The Long Flight Home

Author of The Long Flight Home

Photography by Anne Martin McCoy

Dear Readers,

In 2012, I became captivated by a British news report about a man who made an extraordinary discovery while renovating an abandoned house in the Surrey countryside. In its chimney, he found the skeletal remains of a homing pigeon. Attached to its leg was a small canister that contained a coded message that had been written during World War II—one that has yet to be deciphered by cryptologists around the world.

Did you know that homing pigeons played an important role in World War II? I must admit, prior to conducting research for this book, I knew little about pigeon fanciers or the heroism of their war pigeons. But as I investigated this news story, I was surprised to learn that homing pigeons were used extensively in World War II. In fact, the National Pigeon Service, a volunteer civilian organization in Britain, delivered over 200,000 war pigeons to British services between 1939 and 1945.

There are several theories about the extraordinary navigational abilities of homing pigeons, including one belief that they can detect the Earth’s magnetic field lines to find their way home. Pigeons live in groups and both parents raise their nestlings. I simply like to believe that homing pigeons are devoted to family, and they will go to great lengths to find their way home.

While the story of Susan and Ollie is fictional, the novel is based on real historical events, which I strived to accurately weave into the timeline of this tale. The setting of this novel takes place during the early stages of the war, a despairing time for Britain. In June 1940, the British evacuated over 300,000 Allied troops from the beaches and harbor at Dunkirk, and Hitler’s army conquered France in 46 days. The outlook for Britain and the Allied forces appeared grim, especially with the United States refusing to join the war. Matters grew worse a few months later when Germany commenced a massive bombing campaign against Britain, which would result in immense destruction and the deaths of 43,000 civilians. I will forever be inspired by the resiliency of the British people who endured eight months of relentless bombing—from September 1940 to May 1941. In addition to the valiant efforts of war pigeons and their keepers, it is my hope that this story will honor the men, women, and children who perished in the Blitz.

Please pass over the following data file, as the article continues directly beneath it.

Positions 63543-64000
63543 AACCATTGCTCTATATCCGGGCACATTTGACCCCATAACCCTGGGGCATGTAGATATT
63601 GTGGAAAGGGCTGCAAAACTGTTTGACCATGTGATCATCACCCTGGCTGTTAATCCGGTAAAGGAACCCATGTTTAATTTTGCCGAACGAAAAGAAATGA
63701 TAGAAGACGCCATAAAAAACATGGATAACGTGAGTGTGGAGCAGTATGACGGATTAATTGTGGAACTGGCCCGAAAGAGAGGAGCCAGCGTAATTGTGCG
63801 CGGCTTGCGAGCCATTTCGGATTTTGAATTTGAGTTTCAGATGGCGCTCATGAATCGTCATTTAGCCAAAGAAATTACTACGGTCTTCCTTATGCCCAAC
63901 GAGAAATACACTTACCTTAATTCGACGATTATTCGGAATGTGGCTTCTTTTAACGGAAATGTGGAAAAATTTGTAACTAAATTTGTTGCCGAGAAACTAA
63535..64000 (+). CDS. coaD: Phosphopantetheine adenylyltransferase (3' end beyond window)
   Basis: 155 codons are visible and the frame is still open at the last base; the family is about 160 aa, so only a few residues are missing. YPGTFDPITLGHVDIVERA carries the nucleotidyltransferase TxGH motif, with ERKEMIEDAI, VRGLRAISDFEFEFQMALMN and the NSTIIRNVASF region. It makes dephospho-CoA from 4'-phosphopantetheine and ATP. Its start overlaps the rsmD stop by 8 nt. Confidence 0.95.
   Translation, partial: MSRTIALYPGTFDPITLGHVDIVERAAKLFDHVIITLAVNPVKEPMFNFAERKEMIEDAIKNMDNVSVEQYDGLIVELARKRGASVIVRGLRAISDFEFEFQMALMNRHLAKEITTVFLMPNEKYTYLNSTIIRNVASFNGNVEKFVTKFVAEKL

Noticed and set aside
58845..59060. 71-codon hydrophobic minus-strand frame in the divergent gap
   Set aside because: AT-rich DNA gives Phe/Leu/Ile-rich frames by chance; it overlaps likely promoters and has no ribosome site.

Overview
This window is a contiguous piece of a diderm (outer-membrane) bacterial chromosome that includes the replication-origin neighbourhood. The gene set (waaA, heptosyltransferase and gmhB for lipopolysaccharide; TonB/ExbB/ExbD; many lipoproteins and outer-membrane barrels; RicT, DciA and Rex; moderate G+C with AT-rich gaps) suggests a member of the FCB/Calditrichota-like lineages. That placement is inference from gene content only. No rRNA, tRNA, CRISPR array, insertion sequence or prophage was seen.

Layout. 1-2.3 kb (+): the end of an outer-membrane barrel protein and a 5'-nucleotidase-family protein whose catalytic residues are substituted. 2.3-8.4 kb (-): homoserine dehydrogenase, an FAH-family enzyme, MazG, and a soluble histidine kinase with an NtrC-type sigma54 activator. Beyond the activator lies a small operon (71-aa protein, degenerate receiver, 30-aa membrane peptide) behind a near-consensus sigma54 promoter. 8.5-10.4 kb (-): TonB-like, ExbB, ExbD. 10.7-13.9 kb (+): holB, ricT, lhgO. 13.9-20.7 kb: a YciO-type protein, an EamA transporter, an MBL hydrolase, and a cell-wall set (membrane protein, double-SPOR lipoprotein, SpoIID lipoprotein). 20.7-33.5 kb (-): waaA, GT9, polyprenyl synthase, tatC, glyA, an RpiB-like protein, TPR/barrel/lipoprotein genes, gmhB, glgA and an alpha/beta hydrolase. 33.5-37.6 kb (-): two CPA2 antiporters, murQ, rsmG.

I often wonder what is written in the indecipherable message carried by the war pigeon that was found in the Surrey chimney. Maybe it contains information about Operation Sea Lion, code name for Hitler’s plan to invade Britain. Perhaps it is a last-ditch communication from a lone British soldier trapped behind enemy lines. Or, like in The Long Flight Home, the encrypted note is far more than military intelligence. Until the code is broken, I like to believe that the message will someday reveal—despite the tragedy of war—that hope is never truly lost.

If you’d like to learn more about the history behind The Long Flight Home, please take a look at the free downloadable companion booklet we have created. It is available online here:

All the best,



Alan Hlad